While all areas of healthcare delivery could be impacted positively by AI, radiology may see the quickest improvement in patient outcomes with this technology.
The radiology community is eager to embrace artificial intelligence since we believe that it has the potential to vastly improve patient outcomes.
AI will create a “paradigm shift,” similar to the introduction of MRI nearly forty years ago and picture archiving and communication systems (PACS) twenty years ago.
Artificial intelligence has begun to impact the practice of diagnostic radiology in profound ways including the ability to evaluate brain tumors, strokes and multiple sclerosis on MRI studies, diagnose pancreatic cancer and intracranial hemorrhage on CT studies, calculate bone age on hand radiographs, self-correct diagnostic reports, and triage worklists based on pre-selected criteria. Advanced AI software can compare the findings on a current medical image with those from prior imaging studies to look for responses to therapy, new lesions or acute changes.
See also: What’s the potential for real-time analytics in healthcare?
AI software more accurately measures the size and volume of neoplasms and demyelinating lesions than is possible by human measurements and calculations. Such software relieves the radiologist of repetitive tedious tasks and serves as a useful risk-management tool. Medical oncologists have long wished to know the true volume of tumors for the purposes of fine-tuning chemotherapy– thanks to AI software this is now readily available.
When comparing current and prior medical imaging studies, radiologists can now analyze co-registered images which show cross-sectional slices in the same plane, scale, thickness and angulation. Such co-registered images help avoid interpretation errors from changes that can occur when the studies differ by manufacturer, magnetic field strength and/or resolution.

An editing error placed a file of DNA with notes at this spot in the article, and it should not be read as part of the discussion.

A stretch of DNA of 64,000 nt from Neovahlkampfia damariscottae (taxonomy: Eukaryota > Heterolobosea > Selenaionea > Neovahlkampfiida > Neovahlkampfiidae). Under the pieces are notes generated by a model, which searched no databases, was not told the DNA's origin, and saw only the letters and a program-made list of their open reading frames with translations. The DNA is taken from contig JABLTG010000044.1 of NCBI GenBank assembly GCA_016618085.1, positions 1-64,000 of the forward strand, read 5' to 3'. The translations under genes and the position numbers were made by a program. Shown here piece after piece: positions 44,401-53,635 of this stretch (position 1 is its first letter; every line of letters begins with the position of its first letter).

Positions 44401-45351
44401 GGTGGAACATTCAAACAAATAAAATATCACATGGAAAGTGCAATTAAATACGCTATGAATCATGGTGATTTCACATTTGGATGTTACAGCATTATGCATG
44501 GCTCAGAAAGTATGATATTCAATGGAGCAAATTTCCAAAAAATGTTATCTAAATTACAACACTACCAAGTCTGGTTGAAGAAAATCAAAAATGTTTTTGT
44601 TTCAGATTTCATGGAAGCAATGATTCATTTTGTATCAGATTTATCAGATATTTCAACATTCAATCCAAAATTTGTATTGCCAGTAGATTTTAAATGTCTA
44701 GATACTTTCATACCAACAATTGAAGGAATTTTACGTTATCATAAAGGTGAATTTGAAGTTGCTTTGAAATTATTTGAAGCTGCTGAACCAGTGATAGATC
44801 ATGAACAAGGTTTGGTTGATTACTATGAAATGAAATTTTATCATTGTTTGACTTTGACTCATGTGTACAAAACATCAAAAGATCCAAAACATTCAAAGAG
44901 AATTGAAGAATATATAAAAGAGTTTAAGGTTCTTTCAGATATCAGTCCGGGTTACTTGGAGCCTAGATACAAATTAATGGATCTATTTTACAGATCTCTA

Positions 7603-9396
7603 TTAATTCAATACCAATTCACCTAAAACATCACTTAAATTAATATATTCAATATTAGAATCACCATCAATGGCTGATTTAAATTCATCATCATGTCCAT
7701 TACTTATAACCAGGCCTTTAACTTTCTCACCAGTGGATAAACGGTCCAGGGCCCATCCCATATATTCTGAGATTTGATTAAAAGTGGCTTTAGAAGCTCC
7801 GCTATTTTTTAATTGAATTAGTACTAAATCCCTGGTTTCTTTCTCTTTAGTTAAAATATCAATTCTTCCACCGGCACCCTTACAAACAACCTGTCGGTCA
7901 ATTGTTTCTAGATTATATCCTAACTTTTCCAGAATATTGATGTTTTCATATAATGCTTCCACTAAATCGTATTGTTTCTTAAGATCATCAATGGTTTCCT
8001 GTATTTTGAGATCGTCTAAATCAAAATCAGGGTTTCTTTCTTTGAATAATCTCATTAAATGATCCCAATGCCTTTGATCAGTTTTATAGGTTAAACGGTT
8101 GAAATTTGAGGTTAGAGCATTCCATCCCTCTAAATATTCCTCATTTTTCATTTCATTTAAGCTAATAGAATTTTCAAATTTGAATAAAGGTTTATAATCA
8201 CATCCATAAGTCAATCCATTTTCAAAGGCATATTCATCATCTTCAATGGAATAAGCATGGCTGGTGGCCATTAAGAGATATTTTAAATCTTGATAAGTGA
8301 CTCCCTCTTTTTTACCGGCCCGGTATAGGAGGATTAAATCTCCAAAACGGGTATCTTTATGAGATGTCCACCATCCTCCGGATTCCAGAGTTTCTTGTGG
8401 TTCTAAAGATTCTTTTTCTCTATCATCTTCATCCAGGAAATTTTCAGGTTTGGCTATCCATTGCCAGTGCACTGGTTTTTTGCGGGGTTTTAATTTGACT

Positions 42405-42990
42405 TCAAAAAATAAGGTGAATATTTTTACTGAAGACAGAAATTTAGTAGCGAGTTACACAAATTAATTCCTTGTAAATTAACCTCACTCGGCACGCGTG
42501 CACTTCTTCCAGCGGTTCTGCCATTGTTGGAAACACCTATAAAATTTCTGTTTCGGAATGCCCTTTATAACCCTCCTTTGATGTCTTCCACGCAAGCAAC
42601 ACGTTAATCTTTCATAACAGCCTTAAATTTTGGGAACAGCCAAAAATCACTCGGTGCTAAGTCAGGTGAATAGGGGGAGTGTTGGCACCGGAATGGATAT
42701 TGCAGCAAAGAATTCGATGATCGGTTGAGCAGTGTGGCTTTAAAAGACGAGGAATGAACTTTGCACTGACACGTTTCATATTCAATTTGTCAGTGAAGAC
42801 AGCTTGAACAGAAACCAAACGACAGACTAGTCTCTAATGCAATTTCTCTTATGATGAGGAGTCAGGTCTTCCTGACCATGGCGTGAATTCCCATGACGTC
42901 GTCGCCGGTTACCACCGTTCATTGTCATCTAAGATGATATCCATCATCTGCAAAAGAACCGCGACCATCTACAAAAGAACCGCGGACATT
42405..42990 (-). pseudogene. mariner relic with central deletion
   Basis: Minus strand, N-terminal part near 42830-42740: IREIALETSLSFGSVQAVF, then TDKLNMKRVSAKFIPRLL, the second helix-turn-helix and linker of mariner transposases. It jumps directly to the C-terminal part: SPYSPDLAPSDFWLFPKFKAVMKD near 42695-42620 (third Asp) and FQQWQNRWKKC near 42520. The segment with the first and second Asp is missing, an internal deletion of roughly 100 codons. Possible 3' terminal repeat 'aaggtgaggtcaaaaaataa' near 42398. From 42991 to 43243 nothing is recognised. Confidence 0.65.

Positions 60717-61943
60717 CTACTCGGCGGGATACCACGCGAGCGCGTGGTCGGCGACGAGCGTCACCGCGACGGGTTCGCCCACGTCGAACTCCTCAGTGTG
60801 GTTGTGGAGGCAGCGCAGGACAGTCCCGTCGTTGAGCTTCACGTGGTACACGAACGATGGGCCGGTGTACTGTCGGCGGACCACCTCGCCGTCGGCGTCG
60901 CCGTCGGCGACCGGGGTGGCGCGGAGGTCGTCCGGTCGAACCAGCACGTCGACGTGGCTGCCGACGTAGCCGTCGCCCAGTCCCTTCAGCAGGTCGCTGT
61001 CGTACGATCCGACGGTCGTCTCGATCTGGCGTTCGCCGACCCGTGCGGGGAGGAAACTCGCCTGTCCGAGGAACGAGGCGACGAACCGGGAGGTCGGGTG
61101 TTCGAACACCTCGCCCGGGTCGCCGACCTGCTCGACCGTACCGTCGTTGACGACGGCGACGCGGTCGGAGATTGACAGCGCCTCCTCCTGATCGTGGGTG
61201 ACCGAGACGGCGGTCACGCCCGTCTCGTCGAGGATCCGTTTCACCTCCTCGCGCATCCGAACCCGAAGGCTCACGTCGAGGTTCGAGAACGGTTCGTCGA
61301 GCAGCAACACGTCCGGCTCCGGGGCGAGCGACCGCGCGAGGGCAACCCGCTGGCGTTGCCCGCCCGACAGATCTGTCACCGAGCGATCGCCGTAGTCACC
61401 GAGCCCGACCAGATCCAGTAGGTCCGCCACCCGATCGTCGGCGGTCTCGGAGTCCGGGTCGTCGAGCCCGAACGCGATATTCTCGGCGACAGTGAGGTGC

The Kuiper belt object Pluto was difficult to locate until astronomers used a device called a “blink comparator” to rapidly alternate celestial photographs obtained months apart to look for differences in the night sky.
Similarly, medical images can now be rapidly alternated using digital computer methods to cause pathological changes to “flicker” and be more reliably seen and counted. AI software makes specialized maps of these changes, using colors and color intensity to indicate the type and degree of alterations of lesions.
Pharmaceutical companies are beginning to use medical imaging diagnostic AI software to measure therapeutic efficacies. This has the potential to improve the reliability and to reduce the time to conduct clinical trials, potentially bringing drugs to market sooner and reducing the overall cost of pharmaceutical development. If a new drug is found by AI techniques to be ineffective earlier in a clinical trial than was possible previously, fewer patients may be negatively impacted.
The field of radiology is one often cited as likely to be “disrupted” in the near future by artificial intelligence. We actually see this as a great opportunity for our specialty and we are historically used to accommodating positively with disruptions of similar magnitude. Radiologists are faced with ever-increasing workload burdens, tighter reporting deadlines and new, outcome-based payment models which shift reimbursement risks from the insurer to the interpreter. Those of us who lack AI tools will soon be at a great disadvantage.
At the time PACS systems were introduced we could for the first-time display images on electronic monitors rather than photographic film and there were tremendous efficiencies generated.
Radiographs and cross-sectional studies along with their comparison images could now be chosen from an electronic worklist rather than hunting in file rooms, lockers, or automobile trunks for misplaced x-rays. CT and MRI studies containing hundreds of images could now be displayed rapidly and in useful, novel formats. This resulted in an approximately 30%-time reduction. The introduction of artificial intelligence software to medical imaging theoretically could have similar performance gains and the potential for workforce reduction.
However, as we saw when PACS was introduced, there has been a continuous and unabated increase in the demand for medical imaging services and the number of studies keeps increasing.
Radiology, like all of medicine, is incredibly complex and nuanced. Radiologists will assume increasingly more “cognitive” and “patient-focused” roles as AI software relieves us of mundane activities that it can perform more quickly and accurately.
A radiographic differential diagnosis, unlike numerical findings such as blood pressure measurements or serum glucose levels, has deep significance on many levels, all of which require careful communication, follow-up and therapy recommendations, which increasingly are based on genomics and tailored individualized needs. The human element that a radiologist can provide will be more essential than ever.